Even her bedtime toy Cuddle Cat - which is now carried by Mrs McCann - was not isolated for forensic analysis.
Local newspapers and television have criticised the McCann group, who left their children alone for two and a half hours as they wined and dined.
One question being asked is why didn't the parents put their children in the evening creche which is open until 11.30pm? Why didn't they hire a babysitter, bookable at the Mark Warner reception desk?
In a further twist, locals now claim that Madeleine did not always settle well. One evening they allege she ran away into the paths between the apartments, hiding for half an hour when it was time for bed.
Whatever the truth, to begin to unravel the mystery one has to go back to the seemingly carefree days at the start of the holiday.
Gerry and Kate McCann and their friends are like-minded people, with children of similar ages. And they knew each other in the Midlands. Mr McCann is a consultant cardiologist at a Leicester's Glenfield Hospital and his wife is a GP.
Until recently Dr Oldfield worked at Leicester general hospital. David Payne is a senior research fellow in cardiovascular sciences at Leicester University and his wife, Fiona, is a doctor. Another of the holidaymakers, Dr Russell O'Brien, also worked at Leicester University before moving this summer.
Recently they all went to Mark Warner's in Greece where they had devised a plan of leaving their children to sleep while they had dinner nearby.
As Mr McCann explained: "The distance is so small, it was so close it was almost like having dinner in your garden. What we were doing was rigorous with multiple people checking at regular intervals."
When asked if Madeleine might have wandered out through the unlocked patio windows towards the swimming pool, or beyond to the beach, the McCanns dismiss it out of hand.
"We're absolutely certain. We double and treble-checked and have no doubt she was taken," said Mr McCann. Yet another scenario is now emerging in the local press. It is built on the recollections of other guests and workers at the resort.
The official story from the McCanns is this. Mr McCann said he checked on his three children at 9.05pm. He noticed that a door in the apartment which had been left shut was ajar.
He thought nothing of it but it may have indicated that a kidnapper was already there. But his daughter was fast asleep so he went back to the tapas bar.
Another of the group, Jane Tanner, says she took her turn 10 minutes later. She claimed later to police that she saw a dark-haired man of about 35 carrying a child as she walked back to the bar afterwards but thought nothing of it.
Soon after her return - at 9.45pm - Dr Oldfield did his round of the bedrooms. In a first statement to police, it is unclear if he actually went inside the McCann flat.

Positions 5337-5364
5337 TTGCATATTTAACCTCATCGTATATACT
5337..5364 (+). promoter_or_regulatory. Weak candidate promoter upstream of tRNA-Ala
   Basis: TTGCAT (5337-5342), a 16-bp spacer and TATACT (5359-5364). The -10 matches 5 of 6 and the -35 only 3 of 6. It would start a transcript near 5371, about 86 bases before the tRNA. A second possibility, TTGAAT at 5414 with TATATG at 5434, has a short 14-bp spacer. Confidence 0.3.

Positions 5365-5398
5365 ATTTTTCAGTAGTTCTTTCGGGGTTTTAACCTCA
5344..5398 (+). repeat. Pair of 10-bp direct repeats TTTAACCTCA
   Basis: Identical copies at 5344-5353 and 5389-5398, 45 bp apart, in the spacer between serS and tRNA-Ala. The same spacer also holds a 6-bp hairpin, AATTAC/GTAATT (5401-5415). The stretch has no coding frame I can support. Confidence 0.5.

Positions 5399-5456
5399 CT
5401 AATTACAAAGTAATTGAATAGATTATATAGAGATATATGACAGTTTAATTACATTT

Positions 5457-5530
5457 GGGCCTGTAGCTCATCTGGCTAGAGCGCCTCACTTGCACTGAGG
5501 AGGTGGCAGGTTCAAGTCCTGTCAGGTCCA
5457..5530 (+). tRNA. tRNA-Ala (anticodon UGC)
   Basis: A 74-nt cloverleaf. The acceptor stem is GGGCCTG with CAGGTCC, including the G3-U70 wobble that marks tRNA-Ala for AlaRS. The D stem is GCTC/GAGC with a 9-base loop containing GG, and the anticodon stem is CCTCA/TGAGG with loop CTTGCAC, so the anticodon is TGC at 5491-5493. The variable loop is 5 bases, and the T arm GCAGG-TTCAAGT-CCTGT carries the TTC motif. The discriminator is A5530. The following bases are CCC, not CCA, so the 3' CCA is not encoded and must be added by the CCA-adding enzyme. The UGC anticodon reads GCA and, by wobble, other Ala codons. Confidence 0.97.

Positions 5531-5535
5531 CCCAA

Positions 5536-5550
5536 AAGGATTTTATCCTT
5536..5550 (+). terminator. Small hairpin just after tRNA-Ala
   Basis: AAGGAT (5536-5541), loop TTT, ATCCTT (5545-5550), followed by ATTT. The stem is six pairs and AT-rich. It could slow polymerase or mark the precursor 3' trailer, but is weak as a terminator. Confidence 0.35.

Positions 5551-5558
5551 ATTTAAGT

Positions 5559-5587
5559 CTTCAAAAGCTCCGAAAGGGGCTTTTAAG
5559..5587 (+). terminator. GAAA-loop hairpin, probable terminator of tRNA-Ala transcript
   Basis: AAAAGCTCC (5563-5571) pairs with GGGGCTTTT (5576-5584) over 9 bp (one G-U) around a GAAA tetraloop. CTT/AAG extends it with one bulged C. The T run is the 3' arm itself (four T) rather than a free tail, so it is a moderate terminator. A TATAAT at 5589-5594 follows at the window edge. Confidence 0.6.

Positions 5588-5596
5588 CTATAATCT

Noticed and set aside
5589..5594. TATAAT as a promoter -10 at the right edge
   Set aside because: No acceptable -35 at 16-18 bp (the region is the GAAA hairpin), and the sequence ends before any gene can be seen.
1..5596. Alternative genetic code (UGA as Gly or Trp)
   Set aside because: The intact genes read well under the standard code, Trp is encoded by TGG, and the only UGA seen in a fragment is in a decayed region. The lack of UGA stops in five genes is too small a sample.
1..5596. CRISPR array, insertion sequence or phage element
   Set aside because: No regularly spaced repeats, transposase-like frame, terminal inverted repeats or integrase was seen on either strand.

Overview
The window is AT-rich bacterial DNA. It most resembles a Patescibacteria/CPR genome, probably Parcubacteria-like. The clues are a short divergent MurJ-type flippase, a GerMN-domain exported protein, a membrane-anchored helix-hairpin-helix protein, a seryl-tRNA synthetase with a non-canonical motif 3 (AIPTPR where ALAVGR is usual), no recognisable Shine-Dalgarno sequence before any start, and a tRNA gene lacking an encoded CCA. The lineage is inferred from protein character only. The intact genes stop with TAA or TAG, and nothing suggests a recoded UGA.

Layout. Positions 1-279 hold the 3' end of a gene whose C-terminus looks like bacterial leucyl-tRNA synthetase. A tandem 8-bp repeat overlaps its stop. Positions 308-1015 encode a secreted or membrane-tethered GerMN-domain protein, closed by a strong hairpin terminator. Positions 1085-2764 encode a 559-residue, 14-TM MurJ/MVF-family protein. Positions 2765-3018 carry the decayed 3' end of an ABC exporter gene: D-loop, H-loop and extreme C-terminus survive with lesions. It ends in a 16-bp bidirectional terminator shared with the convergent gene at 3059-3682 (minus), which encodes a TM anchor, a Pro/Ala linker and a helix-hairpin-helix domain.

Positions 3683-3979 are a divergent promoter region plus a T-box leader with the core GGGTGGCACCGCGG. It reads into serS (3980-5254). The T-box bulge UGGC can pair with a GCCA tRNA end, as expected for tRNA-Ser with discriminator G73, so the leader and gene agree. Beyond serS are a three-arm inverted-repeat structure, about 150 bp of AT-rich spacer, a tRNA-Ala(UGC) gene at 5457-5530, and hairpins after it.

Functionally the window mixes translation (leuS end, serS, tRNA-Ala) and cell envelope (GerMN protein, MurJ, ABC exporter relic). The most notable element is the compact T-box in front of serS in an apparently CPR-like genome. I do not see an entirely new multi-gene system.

Indeed, one scenario is that many of the checks of the children were not visible, but involved listening at doors or even from outside the apartments.
However, in a second statement Dr Oldfield insists he did look in Madeleine's bedroom, believes he saw her there, and that there was light coming in through the windows as though the heavy shutters had been opened.
Again, he thought little of it until afterwards. Then, of course, it was Mrs McCann's turn. She found Madeleine gone.
Madeleine's aunt Trish Cameron recalled that she received a call later that night from her younger brother, Mr McCann, who told her: "I went back to check the children at nine o'clock. They were all sound asleep, windows shut, shutters shut."
Mrs Cameron related that when Mrs McCann went to the two apartment a little under an hour later: "The shutters had been jemmied open. They think someone must have come in the window and gone out of the front door with Madeleine."
But what is now perturbing Portuguese police is how could she be abducted when the McCann group were checking so often? Or have reports inadvertently exaggerated how vigilant the parents really were?
A worker at the tapas bar says that only a tall man, believed to be Russell O'Brien, got up from the table during the entire evening. Of course, this witness might be wrong. A busy barman could not have eyes on the McCann party for two and a half hours.
And what of Najova Chekaya, the aerobics teacher running the quiz? She was invited over to the McCann table by Mr McCann himself when the game ended at 9.30. She stayed for half an hour. She later claimed to friends that nobody left the table.
There is another conundrum too. It concerns the sighting by Jane Tanner of the man carrying a child. He was wearing beige trousers and smart black shoes. Her report is taken seriously by police.
Yet a British holidaymaker, Jeremy Wilkins, has given a deposition that does not support her evidence. He knew Mr McCann because he played tennis with him, and was walking his eight-month-old son in the night air when the drama unfolded.
He says that he met Mr McCann, who had come out of his apartment at 9.05pm, and had a word with him. Soon after that Jane Tanner would have crossed paths with Mr Wilkins and his baby.
Mr Wilkins says he saw no man carrying a child or Jane Tanner herself. "It was a very narrow path and I think it would have been almost impossible for anyone to walk by without me noticing," he said.
So today the questions remain. Was Madeleine kidnapped or killed? Or unwatched, did she simply walk out and get lost? How could there be a break in with a jemmy through metal shutters without waking the twins or alerting a passerby?
Someone, somewhere must know the answers.
Read more: http://www.dailymail.co.uk/news/article-474656/Madeleine-missing-hour-did-McCanns-check-children.html#ixzz13lv5ey27